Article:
We had lunch in a neat little diner near Yarmouth and the continued driving the Acadian Coast that extends beyond Yarmouth toward Halifax.  I had seen a description of an old general store we wanted to explore and decided to try to find it.  It turned out to be a regular store that had simply been in that spot since the late 1800s but now modernized fairly well, a bit disappointing but the drive was nice and the countryside was beautiful. 
            We returned to Parker’s Cove via the road that Nova Scotians consider a “freeway”.  I put that in quotes because it is only a two lane highway with few places to pass other cars so if you get stuck behind slow traffic (the speed limit is 60 mph on it) you will be there a while.  This Texan did not observe the speed limit---70 seems to be as slow as I can drive on there---but I was passed by some Nova Scotians as well so I was safe.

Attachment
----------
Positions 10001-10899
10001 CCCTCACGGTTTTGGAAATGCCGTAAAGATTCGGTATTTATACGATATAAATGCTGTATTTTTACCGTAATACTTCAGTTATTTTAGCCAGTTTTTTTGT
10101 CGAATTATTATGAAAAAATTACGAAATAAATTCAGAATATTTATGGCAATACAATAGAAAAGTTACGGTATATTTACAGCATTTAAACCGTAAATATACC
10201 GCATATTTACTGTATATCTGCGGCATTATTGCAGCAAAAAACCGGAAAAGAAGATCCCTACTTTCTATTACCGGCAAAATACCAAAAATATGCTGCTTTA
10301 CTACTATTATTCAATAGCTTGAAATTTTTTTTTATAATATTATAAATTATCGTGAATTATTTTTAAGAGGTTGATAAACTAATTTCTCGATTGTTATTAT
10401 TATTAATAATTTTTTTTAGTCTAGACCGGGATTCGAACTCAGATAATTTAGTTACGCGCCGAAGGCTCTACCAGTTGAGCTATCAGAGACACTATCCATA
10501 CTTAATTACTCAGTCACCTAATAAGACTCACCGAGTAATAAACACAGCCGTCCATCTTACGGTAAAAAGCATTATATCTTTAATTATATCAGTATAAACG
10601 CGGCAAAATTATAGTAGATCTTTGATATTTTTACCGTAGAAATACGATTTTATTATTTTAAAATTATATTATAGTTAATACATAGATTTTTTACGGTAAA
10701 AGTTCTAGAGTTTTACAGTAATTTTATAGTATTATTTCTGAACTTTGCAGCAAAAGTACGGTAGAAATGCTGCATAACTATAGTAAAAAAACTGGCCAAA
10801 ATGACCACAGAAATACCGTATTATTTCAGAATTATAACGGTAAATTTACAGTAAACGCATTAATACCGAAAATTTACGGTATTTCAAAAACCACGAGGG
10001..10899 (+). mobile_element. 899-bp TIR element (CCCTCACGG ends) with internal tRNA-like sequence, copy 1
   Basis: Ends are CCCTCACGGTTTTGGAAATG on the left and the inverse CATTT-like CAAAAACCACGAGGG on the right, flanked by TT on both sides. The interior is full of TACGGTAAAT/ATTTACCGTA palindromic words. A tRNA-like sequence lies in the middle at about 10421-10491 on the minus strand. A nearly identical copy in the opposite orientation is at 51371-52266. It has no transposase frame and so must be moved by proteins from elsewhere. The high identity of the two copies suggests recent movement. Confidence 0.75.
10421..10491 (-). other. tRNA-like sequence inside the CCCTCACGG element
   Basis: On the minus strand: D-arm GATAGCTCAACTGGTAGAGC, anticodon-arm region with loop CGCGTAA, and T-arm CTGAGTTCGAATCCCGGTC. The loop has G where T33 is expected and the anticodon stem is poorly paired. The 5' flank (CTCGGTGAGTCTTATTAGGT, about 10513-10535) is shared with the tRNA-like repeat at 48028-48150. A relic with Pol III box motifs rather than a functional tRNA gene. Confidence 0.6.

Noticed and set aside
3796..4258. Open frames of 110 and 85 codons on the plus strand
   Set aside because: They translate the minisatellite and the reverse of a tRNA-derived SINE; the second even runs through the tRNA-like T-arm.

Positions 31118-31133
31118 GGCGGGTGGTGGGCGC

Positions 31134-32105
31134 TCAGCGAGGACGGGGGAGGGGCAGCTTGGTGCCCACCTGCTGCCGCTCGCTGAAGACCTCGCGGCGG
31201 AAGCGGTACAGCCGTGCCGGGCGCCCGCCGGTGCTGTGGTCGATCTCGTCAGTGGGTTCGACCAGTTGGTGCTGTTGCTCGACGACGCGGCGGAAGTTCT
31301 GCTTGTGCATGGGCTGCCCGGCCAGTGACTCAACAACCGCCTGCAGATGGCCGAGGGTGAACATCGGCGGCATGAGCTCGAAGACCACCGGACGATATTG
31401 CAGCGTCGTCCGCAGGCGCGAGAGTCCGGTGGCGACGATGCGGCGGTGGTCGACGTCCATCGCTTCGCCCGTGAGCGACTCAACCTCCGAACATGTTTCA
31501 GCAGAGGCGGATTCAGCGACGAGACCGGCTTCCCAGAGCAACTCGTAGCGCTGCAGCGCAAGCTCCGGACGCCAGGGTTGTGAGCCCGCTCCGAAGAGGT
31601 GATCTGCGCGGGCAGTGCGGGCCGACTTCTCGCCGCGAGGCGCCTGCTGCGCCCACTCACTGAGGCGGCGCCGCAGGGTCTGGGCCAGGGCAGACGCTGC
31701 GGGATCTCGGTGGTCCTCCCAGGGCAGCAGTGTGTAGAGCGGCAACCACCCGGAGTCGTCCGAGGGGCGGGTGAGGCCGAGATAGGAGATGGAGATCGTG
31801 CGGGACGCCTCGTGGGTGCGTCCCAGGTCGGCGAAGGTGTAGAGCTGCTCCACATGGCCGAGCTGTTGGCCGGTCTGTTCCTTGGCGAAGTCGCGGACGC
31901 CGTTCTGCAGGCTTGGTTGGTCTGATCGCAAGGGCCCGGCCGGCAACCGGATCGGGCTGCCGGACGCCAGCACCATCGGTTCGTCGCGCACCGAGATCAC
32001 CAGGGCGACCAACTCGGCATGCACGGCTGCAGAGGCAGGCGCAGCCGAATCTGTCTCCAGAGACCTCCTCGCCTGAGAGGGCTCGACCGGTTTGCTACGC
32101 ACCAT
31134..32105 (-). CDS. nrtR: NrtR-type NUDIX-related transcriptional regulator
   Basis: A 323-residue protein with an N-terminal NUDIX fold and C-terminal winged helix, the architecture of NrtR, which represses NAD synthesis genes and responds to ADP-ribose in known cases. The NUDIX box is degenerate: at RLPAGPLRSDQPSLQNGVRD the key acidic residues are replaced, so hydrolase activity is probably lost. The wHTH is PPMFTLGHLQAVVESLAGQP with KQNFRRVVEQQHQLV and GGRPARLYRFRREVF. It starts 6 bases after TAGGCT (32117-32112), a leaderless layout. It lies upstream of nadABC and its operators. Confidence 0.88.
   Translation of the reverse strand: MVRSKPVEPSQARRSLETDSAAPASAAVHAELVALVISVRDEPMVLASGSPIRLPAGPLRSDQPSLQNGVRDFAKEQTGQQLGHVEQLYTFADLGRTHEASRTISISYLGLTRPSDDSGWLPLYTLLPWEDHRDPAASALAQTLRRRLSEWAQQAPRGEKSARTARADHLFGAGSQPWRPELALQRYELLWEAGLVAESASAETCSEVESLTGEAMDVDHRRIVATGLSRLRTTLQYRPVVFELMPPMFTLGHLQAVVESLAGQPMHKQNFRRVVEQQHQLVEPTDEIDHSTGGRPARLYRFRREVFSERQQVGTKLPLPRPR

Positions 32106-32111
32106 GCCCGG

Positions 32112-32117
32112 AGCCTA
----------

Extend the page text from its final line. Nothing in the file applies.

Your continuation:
It was a very nice day overall.  We enjoyed being out in nature and seeing the coast even though we had seen it a couple times before in the past.  There is pleasure in the simple things, even if it is just driving along talking and looking at the passing scenery, stopping for a simple lunch in a quaint little café, and stopping off here and there just to look at what is there. 

Friday, September 26, 2014

Sabbatical Journal, Day Twelve